I look at Mr P- with a severe smile, and think that I was never quite convinc'd of his reconciliation with Mr N- after the letter concerning Queen Maud. I say, in an undertone that can only be heard of us two, o, nasty little tittle-tattlers should be well-whippt: but as I recall, Mr P-, that was very much to your taste, as a prelude to a rogering with Signor Dildo (a curious freak of his which I am certain he never disclos'd to Miss A- during their association). We all, I say, with a sententious air, have secrets that should be kept close. He looks somewhat purple in the face, but I think he has taken my meaning.
After some idle chatter with one and another I approach Mr J- in order to desire a private word away from the crowd, no, I say, I do not think that going to admire the wombatt takes us far enough away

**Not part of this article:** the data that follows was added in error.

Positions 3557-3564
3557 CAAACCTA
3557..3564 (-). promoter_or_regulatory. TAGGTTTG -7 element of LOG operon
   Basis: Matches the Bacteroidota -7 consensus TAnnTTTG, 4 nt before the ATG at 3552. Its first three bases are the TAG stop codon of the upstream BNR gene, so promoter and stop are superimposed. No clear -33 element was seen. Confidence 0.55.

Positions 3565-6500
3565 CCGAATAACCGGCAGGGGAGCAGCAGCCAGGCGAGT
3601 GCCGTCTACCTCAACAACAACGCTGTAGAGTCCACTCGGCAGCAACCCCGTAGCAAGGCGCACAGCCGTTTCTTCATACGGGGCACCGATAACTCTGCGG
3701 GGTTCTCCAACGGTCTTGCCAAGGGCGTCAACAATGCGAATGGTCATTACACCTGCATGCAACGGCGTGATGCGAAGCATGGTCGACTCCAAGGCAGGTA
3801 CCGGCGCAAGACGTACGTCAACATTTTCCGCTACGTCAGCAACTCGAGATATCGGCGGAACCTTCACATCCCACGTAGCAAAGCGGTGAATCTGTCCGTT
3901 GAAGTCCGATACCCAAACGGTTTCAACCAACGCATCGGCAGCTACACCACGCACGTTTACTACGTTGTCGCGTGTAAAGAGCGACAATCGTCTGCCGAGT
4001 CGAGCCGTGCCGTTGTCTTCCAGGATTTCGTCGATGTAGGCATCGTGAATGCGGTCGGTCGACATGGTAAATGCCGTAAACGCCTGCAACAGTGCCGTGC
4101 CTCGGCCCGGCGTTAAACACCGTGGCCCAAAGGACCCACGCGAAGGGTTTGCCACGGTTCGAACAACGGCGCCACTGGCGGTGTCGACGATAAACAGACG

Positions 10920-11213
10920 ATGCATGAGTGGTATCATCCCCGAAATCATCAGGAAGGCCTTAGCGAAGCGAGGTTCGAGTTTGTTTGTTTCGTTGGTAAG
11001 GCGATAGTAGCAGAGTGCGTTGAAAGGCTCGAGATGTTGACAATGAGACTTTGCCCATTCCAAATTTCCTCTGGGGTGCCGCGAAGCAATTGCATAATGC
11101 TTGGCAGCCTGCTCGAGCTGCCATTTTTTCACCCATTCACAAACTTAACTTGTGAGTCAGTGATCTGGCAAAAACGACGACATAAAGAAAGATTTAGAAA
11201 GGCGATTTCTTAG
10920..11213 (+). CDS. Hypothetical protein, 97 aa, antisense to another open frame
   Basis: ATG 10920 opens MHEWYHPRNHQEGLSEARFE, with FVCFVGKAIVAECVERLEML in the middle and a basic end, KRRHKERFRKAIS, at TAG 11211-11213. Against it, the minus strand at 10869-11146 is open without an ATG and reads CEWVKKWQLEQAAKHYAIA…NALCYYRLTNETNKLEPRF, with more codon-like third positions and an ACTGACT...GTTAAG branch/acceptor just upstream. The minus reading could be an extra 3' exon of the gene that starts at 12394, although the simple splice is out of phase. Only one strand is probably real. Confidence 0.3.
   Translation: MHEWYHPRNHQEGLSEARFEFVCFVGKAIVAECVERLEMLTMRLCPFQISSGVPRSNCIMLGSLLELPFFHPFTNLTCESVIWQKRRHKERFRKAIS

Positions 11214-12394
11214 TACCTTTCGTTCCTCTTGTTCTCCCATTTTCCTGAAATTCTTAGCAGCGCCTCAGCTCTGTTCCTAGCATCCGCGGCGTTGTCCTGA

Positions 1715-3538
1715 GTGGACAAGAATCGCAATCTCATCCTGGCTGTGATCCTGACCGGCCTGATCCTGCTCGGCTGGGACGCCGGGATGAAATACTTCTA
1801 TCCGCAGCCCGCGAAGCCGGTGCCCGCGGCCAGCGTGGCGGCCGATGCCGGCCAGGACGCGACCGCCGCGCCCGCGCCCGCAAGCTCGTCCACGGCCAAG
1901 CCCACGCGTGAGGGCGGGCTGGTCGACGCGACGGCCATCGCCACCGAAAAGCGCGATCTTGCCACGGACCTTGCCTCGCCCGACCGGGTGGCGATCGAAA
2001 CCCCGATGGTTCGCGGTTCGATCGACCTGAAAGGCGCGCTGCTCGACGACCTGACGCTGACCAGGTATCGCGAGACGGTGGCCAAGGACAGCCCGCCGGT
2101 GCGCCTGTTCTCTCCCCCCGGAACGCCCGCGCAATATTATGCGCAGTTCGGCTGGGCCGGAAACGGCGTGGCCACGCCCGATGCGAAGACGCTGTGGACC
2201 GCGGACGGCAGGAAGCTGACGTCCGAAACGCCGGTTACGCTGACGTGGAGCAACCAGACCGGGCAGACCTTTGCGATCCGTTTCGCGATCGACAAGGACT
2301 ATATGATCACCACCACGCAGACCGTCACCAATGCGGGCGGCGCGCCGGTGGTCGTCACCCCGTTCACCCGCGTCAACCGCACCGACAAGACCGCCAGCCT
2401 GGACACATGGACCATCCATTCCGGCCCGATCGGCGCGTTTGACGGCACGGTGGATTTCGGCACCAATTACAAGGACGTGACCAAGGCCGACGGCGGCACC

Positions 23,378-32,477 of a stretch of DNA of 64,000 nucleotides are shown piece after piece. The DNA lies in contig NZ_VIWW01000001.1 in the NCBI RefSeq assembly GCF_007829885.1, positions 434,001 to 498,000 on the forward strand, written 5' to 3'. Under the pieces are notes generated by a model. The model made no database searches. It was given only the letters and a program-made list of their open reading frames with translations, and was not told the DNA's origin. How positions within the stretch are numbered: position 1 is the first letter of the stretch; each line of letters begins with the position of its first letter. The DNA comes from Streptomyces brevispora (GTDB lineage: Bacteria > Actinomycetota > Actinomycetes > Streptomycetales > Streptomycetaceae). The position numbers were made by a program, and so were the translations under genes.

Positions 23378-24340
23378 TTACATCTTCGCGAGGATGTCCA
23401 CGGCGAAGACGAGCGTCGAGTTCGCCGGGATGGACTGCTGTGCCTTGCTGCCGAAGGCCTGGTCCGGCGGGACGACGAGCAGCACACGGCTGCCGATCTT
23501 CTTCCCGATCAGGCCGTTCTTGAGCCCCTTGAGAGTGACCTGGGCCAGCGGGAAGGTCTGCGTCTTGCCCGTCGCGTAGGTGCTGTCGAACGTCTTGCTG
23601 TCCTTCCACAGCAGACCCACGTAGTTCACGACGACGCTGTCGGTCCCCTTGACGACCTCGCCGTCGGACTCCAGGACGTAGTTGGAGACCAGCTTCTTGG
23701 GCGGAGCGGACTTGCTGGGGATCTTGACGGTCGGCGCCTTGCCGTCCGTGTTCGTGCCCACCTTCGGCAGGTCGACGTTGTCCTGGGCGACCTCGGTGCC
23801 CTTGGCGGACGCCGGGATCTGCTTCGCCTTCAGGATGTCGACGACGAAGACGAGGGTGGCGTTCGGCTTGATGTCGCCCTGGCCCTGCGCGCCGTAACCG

I tempt him to accompany me to my house (the weather is almost springlike already and walking is no hardship) with a promise of some of Seraphine's dainties. I wish to know from him whether there is some time that I might accost Miss A- at the theatre and ask what she thinks she is about, without its being just before or just after a performance, which would not be auspicious moments. Oh, he says, she and I are about to rehearse some very telling bits of extra business, and gives me some notion of when this will take place.